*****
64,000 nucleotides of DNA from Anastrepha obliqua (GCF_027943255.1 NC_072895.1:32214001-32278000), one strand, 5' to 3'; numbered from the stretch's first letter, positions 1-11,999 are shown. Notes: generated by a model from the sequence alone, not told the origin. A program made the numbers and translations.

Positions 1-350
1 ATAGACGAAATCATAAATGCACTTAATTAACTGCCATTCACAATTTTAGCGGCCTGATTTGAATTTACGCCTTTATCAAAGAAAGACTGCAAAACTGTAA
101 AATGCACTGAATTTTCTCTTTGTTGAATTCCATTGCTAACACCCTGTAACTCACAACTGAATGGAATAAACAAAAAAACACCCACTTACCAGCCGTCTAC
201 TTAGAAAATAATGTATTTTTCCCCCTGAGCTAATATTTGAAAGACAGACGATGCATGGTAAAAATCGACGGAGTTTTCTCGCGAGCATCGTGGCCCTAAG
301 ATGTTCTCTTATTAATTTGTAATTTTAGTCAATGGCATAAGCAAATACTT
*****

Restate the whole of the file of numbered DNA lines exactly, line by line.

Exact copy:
64,000 nucleotides of DNA from Anastrepha obliqua (GCF_027943255.1 NC_072895.1:32214001-32278000), one strand, 5' to 3'; numbered from the stretch's first letter, positions 1-11,999 are shown. Notes: generated by a model from the sequence alone, not told the origin. A program made the numbers and translations.

Positions 1-350
1 ATAGACGAAATCATAAATGCACTTAATTAACTGCCATTCACAATTTTAGCGGCCTGATTTGAATTTACGCCTTTATCAAAGAAAGACTGCAAAACTGTAA
101 AATGCACTGAATTTTCTCTTTGTTGAATTCCATTGCTAACACCCTGTAACTCACAACTGAATGGAATAAACAAAAAAACACCCACTTACCAGCCGTCTAC
201 TTAGAAAATAATGTATTTTTCCCCCTGAGCTAATATTTGAAAGACAGACGATGCATGGTAAAAATCGACGGAGTTTTCTCGCGAGCATCGTGGCCCTAAG
301 ATGTTCTCTTATTAATTTGTAATTTTAGTCAATGGCATAAGCAAATACTT